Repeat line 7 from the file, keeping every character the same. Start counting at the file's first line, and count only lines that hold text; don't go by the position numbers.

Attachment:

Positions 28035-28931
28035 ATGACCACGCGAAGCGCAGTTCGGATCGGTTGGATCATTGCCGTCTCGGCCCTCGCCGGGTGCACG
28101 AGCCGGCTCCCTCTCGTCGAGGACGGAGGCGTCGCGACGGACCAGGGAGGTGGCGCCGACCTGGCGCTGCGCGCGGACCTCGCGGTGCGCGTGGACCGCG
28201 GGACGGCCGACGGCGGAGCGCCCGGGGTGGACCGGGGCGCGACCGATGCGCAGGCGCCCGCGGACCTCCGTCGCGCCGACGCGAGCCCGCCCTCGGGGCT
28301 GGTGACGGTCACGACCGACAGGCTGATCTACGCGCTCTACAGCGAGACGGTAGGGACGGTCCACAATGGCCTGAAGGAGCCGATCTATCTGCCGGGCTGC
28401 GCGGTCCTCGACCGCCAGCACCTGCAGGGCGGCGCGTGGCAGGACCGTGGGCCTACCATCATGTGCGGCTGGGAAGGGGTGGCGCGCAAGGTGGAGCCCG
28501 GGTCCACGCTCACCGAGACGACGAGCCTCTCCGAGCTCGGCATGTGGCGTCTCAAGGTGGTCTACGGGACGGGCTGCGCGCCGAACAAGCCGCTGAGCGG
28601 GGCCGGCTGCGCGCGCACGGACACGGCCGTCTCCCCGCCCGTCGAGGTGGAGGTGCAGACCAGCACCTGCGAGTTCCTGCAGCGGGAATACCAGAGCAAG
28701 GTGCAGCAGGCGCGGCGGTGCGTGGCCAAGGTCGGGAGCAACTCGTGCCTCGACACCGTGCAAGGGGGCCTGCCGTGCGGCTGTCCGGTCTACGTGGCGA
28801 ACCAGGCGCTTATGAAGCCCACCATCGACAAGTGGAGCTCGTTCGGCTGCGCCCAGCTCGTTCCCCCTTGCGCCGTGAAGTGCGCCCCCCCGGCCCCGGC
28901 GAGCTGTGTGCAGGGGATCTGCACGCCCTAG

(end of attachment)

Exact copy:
28501 GGTCCACGCTCACCGAGACGACGAGCCTCTCCGAGCTCGGCATGTGGCGTCTCAAGGTGGTCTACGGGACGGGCTGCGCGCCGAACAAGCCGCTGAGCGG